Nicole Bartelt has been a loyal fan at all but two of Borussia Dortmund's home matches since 2008, but when the Bundesliga restarted Saturday after a two-month hiatus because of the coronavirus, she was forced to keep away from the stands.
Nevertheless, Bartelt, 44, was not complaining that the derby with Schalke was played behind closed doors.
"It's better to have 'ghost games' to slow the epidemic than to have a health catastrophe," she told AFP.
"Even if we detest Schalke, a season without such a derby doesn't have the same flavour," added Bartelt, wearing a black Dortmund jersey.
Bartelt watched the game from her friends' place.
Likewise, Marco Perz, 45, who has been a regular at Dortmund matches since 1987, was in front of the television at his friends'.
"It's sad that matches are played in empty stadiums, but it's better than nothing -- the more we keep to health rules, the sooner we can return to normality," said Perz, with a beer in hand.
It would be "absurd and dangerous" to not allow the season to run its course, said Perz, who was wearing a jacket emblazoned with a dozen Dortmund logos.
"Not necessarily for the players, who may have to buy one less Lamborghini, but for the economy that depends on it -- the technicians, gardeners, fan shops.
On a match day, some shops, including fast-food stands, rake in revenues equivalent to that of a normal week."
'Not very comfortable'
Unlike typical match days when the city centre would be buzzing with fans, the atmosphere downtown this time was muted.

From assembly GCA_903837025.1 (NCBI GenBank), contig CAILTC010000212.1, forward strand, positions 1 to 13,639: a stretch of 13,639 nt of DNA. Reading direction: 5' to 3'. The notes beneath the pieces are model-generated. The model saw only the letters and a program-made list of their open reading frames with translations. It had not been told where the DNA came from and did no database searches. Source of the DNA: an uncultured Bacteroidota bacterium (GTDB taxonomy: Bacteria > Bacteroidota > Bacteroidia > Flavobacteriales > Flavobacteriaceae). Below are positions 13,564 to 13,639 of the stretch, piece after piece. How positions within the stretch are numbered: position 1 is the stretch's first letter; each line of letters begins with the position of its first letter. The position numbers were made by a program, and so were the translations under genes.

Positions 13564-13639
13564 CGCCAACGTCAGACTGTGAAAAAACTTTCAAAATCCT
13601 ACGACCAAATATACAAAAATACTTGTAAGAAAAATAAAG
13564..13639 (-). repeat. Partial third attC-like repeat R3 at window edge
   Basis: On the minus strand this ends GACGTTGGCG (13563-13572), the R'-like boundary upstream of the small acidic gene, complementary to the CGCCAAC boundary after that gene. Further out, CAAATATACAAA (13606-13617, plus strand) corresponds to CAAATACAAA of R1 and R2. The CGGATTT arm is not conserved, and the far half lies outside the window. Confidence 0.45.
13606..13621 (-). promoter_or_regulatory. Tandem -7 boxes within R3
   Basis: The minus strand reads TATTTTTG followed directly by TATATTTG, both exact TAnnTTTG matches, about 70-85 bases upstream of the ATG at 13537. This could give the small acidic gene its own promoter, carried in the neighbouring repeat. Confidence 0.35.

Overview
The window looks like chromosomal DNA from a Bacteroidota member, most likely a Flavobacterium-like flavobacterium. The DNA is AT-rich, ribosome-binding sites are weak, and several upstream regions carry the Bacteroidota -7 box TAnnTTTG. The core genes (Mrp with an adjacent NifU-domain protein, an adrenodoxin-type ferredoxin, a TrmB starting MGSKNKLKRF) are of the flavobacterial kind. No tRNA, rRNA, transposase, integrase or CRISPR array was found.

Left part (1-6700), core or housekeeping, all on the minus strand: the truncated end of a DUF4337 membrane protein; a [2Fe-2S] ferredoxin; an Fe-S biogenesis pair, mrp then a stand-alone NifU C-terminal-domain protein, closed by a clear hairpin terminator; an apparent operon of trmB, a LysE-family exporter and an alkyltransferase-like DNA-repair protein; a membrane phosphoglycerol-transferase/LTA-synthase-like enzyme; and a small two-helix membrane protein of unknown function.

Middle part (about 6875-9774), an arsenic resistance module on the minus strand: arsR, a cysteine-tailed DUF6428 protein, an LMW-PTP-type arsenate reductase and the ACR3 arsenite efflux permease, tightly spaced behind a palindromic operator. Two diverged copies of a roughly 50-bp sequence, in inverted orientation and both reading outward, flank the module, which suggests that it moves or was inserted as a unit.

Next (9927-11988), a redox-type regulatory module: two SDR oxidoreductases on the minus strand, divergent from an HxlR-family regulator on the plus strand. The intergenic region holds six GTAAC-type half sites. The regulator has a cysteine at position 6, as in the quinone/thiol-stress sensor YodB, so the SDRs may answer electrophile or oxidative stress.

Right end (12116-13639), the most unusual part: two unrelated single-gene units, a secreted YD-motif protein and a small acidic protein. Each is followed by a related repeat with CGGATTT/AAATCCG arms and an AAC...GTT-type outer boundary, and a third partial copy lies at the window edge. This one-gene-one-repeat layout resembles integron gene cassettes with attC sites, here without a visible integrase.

Pubs and restaurants have reopened, but they are far from full for the match.
"We can take in only 50 people, compared to 500 usually," said Joerg Kemper, who manages Wenkers pub, popular with Dortmund fans.
"People are also not very comfortable about gathering in the current context," he told AFP.
In the pub, decked out with a dozen black and yellow BVB jerseys, the flooring is now marked with tape denoting the required physical distance.
"Usually such a derby would draw euphoria but this time, we're happy even with very little," he said, adding that on a regular match day, revenues are comparable to that of a week's takings.
Ahead of the match, police sent out repeated appeals on Twitter, urging fans to stay home to enjoy the game.
Police were in out in force, with several vans parked at the city centre and outside the main train station, with the twin task of stopping fans from assembling in large groups as well as to maintain order as anti-lockdown demonstrations were expected at the same time.
While stay-at-home measures have largely been lifted, social distancing rules keeping no more than two families from mingling are in place.
People are also required to stand 1.5 metres (five feet) apart, to avoid contagion of the virus.
Likewise outside the stadium, the atmosphere was markedly calm.
Only the occasional cyclists and people out for a stroll were to be seen while the shutters remained down over ticket-counters.
The only signs that something may be stirring were vest-clad stadium staff wearing face masks standing at the main entrances and police patrolling.
For some, the change was just too much to swallow.
Nicolai, a regular contributor on fan forum "Black-yellow" said he was boycotting the derby if he can't watch it at the stadium.
"Football won't be at the centre of the attention," he wrote.
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